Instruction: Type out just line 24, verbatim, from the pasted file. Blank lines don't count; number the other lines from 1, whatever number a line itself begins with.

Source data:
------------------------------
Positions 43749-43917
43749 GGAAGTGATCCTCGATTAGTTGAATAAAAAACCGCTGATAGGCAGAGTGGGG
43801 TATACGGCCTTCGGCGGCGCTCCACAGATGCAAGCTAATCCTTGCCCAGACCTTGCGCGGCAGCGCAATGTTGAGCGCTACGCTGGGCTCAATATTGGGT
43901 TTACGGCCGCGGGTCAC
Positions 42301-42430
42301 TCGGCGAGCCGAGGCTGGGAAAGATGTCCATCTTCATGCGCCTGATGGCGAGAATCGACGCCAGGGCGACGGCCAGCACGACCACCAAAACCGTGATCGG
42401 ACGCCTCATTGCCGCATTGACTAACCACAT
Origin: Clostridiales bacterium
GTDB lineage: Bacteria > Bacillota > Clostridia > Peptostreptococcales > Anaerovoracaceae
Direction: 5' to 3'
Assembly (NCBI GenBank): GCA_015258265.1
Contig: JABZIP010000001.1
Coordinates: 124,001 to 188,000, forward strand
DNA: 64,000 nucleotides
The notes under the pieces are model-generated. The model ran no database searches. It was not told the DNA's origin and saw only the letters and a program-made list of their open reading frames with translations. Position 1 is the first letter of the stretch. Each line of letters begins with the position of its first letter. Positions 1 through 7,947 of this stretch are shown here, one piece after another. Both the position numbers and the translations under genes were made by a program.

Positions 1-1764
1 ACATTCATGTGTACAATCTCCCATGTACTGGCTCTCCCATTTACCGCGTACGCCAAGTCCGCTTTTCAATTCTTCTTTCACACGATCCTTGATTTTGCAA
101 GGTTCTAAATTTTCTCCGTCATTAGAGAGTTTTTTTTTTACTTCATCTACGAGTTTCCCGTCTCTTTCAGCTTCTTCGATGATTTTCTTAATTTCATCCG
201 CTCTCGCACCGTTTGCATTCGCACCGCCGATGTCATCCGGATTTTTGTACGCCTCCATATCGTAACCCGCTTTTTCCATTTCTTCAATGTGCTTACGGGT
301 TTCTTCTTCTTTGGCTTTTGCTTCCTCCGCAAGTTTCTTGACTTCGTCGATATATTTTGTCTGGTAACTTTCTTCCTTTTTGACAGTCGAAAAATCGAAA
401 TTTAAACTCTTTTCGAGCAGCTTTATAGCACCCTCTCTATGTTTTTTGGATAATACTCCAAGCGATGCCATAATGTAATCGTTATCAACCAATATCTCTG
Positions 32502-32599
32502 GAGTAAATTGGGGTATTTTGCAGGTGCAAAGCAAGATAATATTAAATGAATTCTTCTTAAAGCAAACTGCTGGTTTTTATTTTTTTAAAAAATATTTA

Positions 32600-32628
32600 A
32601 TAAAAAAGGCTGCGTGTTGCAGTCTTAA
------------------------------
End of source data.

Positions 32600-32628